Wednesday, August 30, 2023

A Noun, A Verb, A Sanction

Another well-earned condemnation of the erstwhile America's Mayor by the United States District Court for the District of Columbia (Judge Howell) in his defamation case

Defendant Rudolph W. Giuliani is taken at his word that he understands these obligations. He assured this Court directly that he “understand[s] the obligations” because he has “been doing this for 50 years[.]” Transcript of May 19, 2023 Mot. Hearing (“May 19 Hrg. Tr.”) at 67:21–68:6, ECF No. 75. In this case, however, Giuliani has given only lip service to compliance with his discovery obligations and this Court’s orders by failing to take reasonable steps to preserve or produce his ESI. Instead, Giuliani has submitted declarations with concessions turned slippery on scrutiny and excuses designed to shroud the insufficiency of his discovery compliance. The bottom line is that Giuliani has refused to comply with his discovery obligations and thwarted plaintiffs Ruby Freeman and Wandrea’ ArShaye Moss’s procedural rights to obtain any meaningful discovery in this case.

Rather than simply play by the rules designed to promote a discovery process necessary to reach a fair decision on the merits of plaintiffs’ claims, Giuliani has bemoaned plaintiffs’ efforts to secure his compliance as “punishment by process.” Id. at 75:12. Donning a cloak of victimization may play well on a public stage to certain audiences, but in a court of law this performance has served only to subvert the normal process of discovery in a straight-forward defamation case, with the concomitant necessity of repeated court intervention.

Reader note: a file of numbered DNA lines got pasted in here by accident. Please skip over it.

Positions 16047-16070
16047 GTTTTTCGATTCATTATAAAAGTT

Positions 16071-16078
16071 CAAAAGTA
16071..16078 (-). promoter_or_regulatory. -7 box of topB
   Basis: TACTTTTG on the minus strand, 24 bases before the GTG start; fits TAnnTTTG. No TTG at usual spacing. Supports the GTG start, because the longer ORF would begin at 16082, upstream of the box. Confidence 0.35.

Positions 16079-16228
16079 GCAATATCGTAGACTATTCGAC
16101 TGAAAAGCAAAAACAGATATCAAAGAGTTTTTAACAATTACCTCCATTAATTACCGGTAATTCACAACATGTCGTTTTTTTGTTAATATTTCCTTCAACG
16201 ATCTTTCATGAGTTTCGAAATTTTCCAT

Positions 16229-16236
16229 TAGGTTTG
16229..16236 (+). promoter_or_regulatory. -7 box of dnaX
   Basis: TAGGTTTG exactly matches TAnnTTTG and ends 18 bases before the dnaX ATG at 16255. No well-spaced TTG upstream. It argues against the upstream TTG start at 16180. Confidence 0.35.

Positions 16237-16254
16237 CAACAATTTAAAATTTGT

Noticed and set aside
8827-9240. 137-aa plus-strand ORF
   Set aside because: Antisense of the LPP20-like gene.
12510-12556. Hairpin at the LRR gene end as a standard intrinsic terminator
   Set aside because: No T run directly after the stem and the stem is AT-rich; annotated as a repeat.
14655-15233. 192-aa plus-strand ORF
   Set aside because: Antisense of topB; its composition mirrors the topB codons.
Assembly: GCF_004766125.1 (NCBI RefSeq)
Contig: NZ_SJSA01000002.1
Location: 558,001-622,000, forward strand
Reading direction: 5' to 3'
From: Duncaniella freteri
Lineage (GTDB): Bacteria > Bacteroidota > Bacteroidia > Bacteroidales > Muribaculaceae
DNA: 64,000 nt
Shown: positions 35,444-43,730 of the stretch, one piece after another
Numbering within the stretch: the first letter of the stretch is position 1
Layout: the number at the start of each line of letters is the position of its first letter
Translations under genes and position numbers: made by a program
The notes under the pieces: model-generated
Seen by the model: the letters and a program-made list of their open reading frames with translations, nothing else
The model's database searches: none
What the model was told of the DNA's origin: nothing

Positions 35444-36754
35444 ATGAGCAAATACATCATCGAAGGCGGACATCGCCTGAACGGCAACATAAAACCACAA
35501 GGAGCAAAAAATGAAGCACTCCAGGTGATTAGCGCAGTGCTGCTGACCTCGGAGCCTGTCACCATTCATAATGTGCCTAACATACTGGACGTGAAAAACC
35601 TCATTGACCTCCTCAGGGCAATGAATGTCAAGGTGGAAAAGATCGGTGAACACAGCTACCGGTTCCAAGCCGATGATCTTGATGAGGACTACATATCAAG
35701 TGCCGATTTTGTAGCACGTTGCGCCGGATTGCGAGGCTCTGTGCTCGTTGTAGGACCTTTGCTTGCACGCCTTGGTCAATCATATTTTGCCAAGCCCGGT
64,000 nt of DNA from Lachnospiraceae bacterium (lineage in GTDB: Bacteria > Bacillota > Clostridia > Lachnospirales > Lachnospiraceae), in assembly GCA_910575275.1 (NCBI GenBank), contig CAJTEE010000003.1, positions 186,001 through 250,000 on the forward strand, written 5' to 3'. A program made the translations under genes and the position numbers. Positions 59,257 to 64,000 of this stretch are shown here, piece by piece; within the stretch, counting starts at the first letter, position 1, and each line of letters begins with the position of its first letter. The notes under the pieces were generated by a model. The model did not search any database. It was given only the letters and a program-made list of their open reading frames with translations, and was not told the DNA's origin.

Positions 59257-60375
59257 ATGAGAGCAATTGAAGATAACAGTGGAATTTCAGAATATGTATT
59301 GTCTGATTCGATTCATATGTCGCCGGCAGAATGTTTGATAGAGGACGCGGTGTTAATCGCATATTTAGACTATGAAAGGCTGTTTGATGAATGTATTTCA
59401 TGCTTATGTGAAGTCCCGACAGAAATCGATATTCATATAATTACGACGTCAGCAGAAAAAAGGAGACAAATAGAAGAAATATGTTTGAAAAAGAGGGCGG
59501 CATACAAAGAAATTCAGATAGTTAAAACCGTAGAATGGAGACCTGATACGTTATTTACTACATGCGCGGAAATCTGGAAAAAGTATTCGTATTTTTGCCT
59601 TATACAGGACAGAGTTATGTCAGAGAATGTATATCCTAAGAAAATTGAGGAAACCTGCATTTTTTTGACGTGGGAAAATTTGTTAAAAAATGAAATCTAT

Default was in his stars

The seriousness of Giuliani’s multiple discovery violations over the course of this litigation, coupled with his concession that he is “desirous to avoid unnecessary expenses in litigating what he believes to be unnecessary disputes” and that “liability in this case . . . should be treated as though there is default liability,” Giuliani Superseding Stip. at 1 & ¶ 6, make plain that Giuliani has no interest in participating in discovery and that an entry of default is warranted. See Sec. & Exch. Comm’n v. Hollywood Trenz, Inc., 202 F.R.D. 3, 7 (D.D.C. 2001) (“In those cases where a court orders a dismissal or enters a default judgment, the party typically has engaged in a pattern of disobedience or noncompliance with court orders[.]”); see also WMATC, 776 F.3d at 4 (holding that default judgment is appropriate if the litigant’s misconduct is accompanied by “willfulness, bad faith, or fault”) (citation omitted). Accordingly, default judgment is the only sanction against Giuliani

Additional sanction

With respect to Giuliani’s obligations to reimburse plaintiffs’ attorneys’ fees and costs, Giuliani is directed: (1) to reimburse such fees and costs associated with plaintiffs’ successful first motion to compel discovery, in the amount totaling $89,172.50, with interest on that amount from July 25, 2023; (2) to reimburse such attorneys’ fees and costs associated with plaintiffs’ motion for sanctions, pursuant to Rule 37(e); and (3) to ensure the Giuliani Businesses reimburse such fees and costs associated with plaintiffs’ successful motion to compel discovery from the Businesses, in the amount totaling $43,684. Should the Giuliani Businesses fail to timely reimburse plaintiffs the $43,684, Giuliani will bear that cost as a sanction under Rule 37(b)(2)(A), with interest on that amount to accrue from September 20, 2023.

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